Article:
Over the past 5+ years, there has been a huge evolution in the strategic partnerships used to bring new therapies through clinical trials. I’ve witnessed this evolution from both sides of the partnership – working both within CROs and most recently within Merck..
One of the key challenges that sponsor companies face is in identifying the partnership characteristics the sponsor organisation needs most and being able to truly define their core and non-core competencies as desired.. Accomplishing this requires internal investment and analysis of organisational strengths and weaknesses. Through this process, existing core competencies need to be identified along with opportunities to invest in maintaining and growing those competencies.
One of the most under-rated areas of partnership launch is Change Management, despite all the discussion around it. Both parties need to be willing to invest, change and evolve with the partnership and make use of the expertise and experience that each bring. This of course requires the ability to really digest the cultural DNA and impact the organizational behaviours
Expectation alignment is also crucial - if internal strategy and external provision are not aligned, then no matter how strong the two partners are, challenges will arise.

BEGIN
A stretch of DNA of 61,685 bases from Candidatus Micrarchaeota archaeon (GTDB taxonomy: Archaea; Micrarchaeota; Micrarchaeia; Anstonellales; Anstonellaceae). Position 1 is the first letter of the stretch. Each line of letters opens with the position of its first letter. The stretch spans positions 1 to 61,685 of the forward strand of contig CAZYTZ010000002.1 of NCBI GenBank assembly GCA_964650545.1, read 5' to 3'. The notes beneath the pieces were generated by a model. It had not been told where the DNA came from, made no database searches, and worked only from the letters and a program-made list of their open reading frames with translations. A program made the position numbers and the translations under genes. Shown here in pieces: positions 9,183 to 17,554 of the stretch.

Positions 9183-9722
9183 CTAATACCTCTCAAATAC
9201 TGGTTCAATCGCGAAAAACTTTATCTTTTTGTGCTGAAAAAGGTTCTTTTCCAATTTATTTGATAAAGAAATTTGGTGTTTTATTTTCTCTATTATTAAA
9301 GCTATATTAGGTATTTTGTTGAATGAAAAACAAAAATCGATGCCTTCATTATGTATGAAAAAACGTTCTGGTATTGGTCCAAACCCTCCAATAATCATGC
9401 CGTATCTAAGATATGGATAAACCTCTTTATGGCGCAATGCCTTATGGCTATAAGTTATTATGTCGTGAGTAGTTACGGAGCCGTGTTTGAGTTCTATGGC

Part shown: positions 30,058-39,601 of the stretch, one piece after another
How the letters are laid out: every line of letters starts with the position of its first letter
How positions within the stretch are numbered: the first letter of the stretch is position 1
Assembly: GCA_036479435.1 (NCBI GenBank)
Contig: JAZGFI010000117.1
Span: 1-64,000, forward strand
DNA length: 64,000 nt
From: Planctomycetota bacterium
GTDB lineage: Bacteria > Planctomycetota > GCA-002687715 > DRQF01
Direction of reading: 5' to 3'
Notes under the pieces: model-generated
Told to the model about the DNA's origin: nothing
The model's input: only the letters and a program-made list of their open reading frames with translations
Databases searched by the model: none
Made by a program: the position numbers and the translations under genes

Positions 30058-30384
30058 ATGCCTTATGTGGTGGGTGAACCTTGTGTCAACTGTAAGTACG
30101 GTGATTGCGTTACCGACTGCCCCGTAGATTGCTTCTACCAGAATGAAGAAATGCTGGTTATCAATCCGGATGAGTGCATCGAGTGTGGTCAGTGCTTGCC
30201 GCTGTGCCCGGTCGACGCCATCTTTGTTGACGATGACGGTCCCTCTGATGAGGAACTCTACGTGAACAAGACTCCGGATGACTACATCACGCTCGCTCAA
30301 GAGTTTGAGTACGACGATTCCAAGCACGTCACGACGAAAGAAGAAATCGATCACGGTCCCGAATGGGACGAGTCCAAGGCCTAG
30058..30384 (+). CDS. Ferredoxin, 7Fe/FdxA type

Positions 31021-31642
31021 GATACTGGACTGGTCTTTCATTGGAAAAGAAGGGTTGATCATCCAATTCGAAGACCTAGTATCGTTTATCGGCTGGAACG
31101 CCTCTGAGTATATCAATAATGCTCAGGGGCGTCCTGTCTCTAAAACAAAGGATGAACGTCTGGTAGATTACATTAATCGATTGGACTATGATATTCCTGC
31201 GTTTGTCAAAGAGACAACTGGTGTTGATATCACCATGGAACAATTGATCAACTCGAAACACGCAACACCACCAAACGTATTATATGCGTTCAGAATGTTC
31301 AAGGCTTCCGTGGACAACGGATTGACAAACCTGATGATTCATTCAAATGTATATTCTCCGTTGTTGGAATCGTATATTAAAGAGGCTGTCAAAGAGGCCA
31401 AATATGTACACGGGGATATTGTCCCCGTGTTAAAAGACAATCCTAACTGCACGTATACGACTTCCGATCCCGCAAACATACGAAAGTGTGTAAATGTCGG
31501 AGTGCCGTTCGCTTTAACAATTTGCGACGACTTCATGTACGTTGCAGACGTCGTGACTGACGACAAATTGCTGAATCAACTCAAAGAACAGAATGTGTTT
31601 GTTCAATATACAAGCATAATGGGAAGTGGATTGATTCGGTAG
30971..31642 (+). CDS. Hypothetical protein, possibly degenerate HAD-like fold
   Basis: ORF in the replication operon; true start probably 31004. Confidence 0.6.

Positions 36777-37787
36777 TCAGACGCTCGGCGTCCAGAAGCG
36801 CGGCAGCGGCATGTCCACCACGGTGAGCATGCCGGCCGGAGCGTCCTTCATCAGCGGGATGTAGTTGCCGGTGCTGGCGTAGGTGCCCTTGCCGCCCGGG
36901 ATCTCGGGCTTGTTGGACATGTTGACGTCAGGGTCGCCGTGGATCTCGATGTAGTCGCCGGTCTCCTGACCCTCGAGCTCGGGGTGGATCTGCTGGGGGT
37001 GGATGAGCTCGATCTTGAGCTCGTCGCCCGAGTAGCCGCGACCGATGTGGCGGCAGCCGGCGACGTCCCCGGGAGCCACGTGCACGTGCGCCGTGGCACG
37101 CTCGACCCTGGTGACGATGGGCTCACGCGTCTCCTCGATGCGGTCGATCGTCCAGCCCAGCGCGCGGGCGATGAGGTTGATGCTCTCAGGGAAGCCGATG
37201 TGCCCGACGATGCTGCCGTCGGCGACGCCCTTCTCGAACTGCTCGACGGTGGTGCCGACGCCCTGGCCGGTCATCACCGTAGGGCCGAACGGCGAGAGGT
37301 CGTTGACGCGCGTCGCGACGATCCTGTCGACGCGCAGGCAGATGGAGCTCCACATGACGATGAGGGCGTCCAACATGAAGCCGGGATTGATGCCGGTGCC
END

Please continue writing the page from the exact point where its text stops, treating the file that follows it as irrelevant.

And this draws back to the real goal of a true clinical development partnership – to bring new therapies to market and return efficiency to all parties. To do this, you have to achieve close alignment. All parties and players have to understand core strategy and the operating model in order to build a successful partnership.
Also essential is creating an environment within the partnership that empowers the functions accountable for the work. And you need a governance structure that is accountable and empowering and does not replace the functions that you are trying to optimize in the new structure.
In my opinion, one of the biggest red herrings is that many sponsors create or introduce strategic partnership as a result of external pressures that are misaligned to the above. In these instances, regulatory reaction stands in the way of successful partnerships. Most of the regulations that relate to partnerships are self-imposed. Yet, if we spend the time with the regulations, they actually provide a great deal of flexibility to deliver your vision and purpose in a strategic partnership.
In order to overcome these challenges, we have recently reorganized to deliver better service provider management. As head of this new function, my role is to provide clarity over who owns a relationship and ensure the relationship is managed effectively.
I’ve been a big believer in forums such as PCT-Europe for a long time; they are critically important as they bring people together from across the industry to discuss the issues in a very open and honest manner.